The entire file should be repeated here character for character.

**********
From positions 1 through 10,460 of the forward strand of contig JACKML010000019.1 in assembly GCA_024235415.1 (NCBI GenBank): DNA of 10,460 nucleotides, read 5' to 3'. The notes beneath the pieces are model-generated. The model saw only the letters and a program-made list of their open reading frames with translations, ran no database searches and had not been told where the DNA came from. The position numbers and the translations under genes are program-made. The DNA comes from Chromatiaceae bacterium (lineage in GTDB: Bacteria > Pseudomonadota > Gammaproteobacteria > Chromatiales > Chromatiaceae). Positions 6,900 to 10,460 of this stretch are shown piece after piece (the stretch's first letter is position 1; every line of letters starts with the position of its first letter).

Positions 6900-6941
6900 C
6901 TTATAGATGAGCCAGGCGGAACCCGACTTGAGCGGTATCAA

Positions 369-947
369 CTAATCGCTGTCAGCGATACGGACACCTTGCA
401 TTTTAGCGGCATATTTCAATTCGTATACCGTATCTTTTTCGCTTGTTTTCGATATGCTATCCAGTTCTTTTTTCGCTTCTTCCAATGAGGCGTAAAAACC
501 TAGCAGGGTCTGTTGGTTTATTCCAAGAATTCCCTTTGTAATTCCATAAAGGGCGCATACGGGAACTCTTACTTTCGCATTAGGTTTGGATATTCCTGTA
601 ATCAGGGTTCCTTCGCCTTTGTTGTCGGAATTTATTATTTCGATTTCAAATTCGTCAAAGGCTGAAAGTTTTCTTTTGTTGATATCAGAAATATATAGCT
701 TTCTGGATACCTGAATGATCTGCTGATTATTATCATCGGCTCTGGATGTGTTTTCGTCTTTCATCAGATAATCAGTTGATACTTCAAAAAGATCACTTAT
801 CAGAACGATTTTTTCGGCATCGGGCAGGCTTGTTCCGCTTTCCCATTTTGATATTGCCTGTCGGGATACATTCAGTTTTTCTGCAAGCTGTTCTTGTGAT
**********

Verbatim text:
From positions 1 through 10,460 of the forward strand of contig JACKML010000019.1 in assembly GCA_024235415.1 (NCBI GenBank): DNA of 10,460 nucleotides, read 5' to 3'. The notes beneath the pieces are model-generated. The model saw only the letters and a program-made list of their open reading frames with translations, ran no database searches and had not been told where the DNA came from. The position numbers and the translations under genes are program-made. The DNA comes from Chromatiaceae bacterium (lineage in GTDB: Bacteria > Pseudomonadota > Gammaproteobacteria > Chromatiales > Chromatiaceae). Positions 6,900 to 10,460 of this stretch are shown piece after piece (the stretch's first letter is position 1; every line of letters starts with the position of its first letter).

Positions 6900-6941
6900 C
6901 TTATAGATGAGCCAGGCGGAACCCGACTTGAGCGGTATCAA

Positions 369-947
369 CTAATCGCTGTCAGCGATACGGACACCTTGCA
401 TTTTAGCGGCATATTTCAATTCGTATACCGTATCTTTTTCGCTTGTTTTCGATATGCTATCCAGTTCTTTTTTCGCTTCTTCCAATGAGGCGTAAAAACC
501 TAGCAGGGTCTGTTGGTTTATTCCAAGAATTCCCTTTGTAATTCCATAAAGGGCGCATACGGGAACTCTTACTTTCGCATTAGGTTTGGATATTCCTGTA
601 ATCAGGGTTCCTTCGCCTTTGTTGTCGGAATTTATTATTTCGATTTCAAATTCGTCAAAGGCTGAAAGTTTTCTTTTGTTGATATCAGAAATATATAGCT
701 TTCTGGATACCTGAATGATCTGCTGATTATTATCATCGGCTCTGGATGTGTTTTCGTCTTTCATCAGATAATCAGTTGATACTTCAAAAAGATCACTTAT
801 CAGAACGATTTTTTCGGCATCGGGCAGGCTTGTTCCGCTTTCCCATTTTGATATTGCCTGTCGGGATACATTCAGTTTTTCTGCAAGCTGTTCTTGTGAT